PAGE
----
As Lewis later recalled: ‘When I was growing up, and asked my mother and my father, my grandparents, and my great-grandparents about the signs and about segregation, they would always say, “Don’t get in trouble; don’t get in the way”. But I met Rosa Parks when I was 17, and the next year, at the age of 18, I met Dr King. And those two individuals inspired me to get into what I call “good trouble”. And I’ve been getting into trouble ever since.’
In his first year of college, Lewis hatched a plan to desegregate Troy State University. He wrote to Martin Luther King Jr about it. King’s group sent Lewis bus fare to Montgomery so they could meet. King – not for the last time – attempted to cool the ardour of the young man by reminding him of the potential repercussions on his family. And, not for the last time, Lewis took the advice of the civil-rights hero.
King had inspired him. In the autumn of 1959, inspired by the creed of non-violence espoused by MLK, Lewis and other blacks students formed the Nashville Student Movement and set up a plan to integrate lunch counters in the city. He later went on to co-form the Student Nonviolent Coordinating Committee. In a long career that spanned the most memorable civil-rights struggles in the South, Lewis was arrested some 40 times, and frequently suffered segregationist violence.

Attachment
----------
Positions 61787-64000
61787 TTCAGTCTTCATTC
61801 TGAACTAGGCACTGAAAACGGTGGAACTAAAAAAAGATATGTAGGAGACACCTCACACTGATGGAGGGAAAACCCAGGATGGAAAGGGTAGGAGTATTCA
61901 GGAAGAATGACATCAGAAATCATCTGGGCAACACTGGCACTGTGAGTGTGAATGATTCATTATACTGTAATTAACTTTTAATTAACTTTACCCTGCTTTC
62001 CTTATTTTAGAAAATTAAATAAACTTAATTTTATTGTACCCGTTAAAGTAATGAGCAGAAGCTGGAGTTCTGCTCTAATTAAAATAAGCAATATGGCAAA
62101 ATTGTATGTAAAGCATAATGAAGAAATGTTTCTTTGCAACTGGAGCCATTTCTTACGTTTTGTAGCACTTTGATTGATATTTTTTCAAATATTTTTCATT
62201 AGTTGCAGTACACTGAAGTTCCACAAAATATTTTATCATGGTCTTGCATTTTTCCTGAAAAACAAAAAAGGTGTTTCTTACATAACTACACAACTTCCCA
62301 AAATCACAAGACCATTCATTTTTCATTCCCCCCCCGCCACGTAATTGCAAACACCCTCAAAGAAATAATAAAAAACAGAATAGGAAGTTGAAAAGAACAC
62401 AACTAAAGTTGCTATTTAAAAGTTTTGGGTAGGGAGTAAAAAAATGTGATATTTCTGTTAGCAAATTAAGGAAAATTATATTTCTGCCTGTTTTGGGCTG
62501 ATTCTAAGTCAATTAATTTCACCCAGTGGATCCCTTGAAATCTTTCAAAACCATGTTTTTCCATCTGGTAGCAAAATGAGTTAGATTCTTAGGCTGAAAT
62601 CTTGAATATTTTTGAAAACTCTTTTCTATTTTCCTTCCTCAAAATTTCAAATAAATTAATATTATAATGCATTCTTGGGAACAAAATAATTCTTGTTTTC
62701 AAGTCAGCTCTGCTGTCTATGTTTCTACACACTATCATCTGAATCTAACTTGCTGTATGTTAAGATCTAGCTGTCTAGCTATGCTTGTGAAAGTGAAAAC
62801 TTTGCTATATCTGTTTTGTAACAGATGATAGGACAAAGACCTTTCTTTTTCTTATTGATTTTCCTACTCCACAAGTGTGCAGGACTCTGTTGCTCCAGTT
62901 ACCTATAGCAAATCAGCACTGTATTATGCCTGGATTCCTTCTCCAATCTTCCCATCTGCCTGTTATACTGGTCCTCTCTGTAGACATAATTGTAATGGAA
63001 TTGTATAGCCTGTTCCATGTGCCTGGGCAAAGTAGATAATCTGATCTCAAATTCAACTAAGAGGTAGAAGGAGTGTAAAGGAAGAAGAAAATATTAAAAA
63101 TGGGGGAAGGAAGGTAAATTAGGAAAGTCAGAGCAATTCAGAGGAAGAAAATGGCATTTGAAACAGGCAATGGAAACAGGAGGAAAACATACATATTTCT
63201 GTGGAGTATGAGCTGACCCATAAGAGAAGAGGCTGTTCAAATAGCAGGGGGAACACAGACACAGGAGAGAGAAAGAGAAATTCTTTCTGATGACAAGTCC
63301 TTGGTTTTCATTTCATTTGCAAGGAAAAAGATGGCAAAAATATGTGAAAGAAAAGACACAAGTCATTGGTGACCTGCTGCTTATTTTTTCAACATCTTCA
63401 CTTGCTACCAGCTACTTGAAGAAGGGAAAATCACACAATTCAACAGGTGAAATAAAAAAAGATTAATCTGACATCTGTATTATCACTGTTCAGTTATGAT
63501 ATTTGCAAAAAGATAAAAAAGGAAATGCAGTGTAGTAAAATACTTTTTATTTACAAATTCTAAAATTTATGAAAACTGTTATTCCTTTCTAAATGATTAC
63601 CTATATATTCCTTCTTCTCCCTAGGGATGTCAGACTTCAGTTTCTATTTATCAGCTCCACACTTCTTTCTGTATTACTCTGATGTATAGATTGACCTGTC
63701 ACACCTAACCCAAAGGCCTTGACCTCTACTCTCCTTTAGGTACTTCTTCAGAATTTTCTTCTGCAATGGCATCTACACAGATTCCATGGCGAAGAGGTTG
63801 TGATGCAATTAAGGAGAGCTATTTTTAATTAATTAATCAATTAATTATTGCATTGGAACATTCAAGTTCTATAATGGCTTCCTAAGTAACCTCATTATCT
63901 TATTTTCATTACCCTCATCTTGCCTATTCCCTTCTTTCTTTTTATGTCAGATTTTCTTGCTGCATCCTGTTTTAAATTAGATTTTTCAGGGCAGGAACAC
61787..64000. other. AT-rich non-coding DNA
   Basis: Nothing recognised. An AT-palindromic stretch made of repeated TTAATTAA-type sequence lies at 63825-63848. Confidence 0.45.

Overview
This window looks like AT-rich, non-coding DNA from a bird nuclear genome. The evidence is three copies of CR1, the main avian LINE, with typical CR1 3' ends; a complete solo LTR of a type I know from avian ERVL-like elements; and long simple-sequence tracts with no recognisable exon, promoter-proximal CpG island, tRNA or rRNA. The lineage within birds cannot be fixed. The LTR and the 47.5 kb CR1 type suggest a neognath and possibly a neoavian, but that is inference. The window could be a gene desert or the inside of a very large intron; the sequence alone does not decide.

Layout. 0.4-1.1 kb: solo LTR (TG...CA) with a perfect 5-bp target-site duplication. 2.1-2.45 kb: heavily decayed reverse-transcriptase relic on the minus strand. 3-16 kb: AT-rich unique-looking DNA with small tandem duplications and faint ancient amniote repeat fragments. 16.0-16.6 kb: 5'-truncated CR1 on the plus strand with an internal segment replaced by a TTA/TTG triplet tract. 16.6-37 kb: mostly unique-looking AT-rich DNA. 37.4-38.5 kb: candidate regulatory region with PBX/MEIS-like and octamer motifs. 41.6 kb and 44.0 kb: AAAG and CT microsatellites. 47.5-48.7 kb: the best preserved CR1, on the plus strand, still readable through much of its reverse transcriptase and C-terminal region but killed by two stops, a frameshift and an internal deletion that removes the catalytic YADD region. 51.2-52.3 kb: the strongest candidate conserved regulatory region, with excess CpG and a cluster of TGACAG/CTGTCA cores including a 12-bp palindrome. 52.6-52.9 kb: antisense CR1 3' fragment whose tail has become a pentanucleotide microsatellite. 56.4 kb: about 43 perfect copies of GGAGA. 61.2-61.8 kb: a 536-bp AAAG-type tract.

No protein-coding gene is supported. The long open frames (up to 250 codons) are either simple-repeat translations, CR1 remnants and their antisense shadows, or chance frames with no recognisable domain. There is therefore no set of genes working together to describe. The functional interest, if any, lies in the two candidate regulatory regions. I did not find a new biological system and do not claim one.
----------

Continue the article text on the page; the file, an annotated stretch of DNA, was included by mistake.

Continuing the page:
In 1961, Lewis was attacked at a Greyhound bus station in Rock Hill, South Carolina for entering a ‘whites-only’ waiting room, as he travelled through the South to protest against segregated transportation. ‘I remember him laying there, and it was blood on the ground and somebody done called the police’, remembered the late Elwin Wilson, a former member of the Ku Klux Klan who participated in the assault on Lewis and later apologised and repented.
When Lewis was just 23 years old, he spoke in front of an audience of 250,000 people at the March on Washington, under the huge, brooding figure of the Great Emancipator. Historical controversy surrounds the events of that day (1). The fiery speech he had prepared was met with consternation among some of the civil-rights leaders, including MLK, who said that certain passages ‘don’t sound like you’. Lewis duly changed the offending sections.